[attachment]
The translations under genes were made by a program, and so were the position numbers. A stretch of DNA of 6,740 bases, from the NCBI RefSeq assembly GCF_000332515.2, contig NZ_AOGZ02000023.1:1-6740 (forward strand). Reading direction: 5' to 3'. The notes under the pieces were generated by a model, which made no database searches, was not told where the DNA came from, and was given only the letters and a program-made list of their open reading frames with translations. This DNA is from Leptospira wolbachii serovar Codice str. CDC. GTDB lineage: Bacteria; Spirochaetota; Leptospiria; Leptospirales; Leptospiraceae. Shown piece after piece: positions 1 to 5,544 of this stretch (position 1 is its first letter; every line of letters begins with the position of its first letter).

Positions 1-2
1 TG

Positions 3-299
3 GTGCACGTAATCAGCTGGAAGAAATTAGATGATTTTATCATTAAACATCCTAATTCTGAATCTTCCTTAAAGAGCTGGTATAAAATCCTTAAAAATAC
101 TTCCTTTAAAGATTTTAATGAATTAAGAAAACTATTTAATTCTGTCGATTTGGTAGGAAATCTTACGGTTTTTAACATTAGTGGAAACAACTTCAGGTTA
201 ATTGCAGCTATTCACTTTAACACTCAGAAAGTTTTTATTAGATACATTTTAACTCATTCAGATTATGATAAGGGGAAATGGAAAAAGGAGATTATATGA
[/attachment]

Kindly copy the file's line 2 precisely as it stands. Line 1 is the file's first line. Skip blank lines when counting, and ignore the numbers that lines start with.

Positions 1-2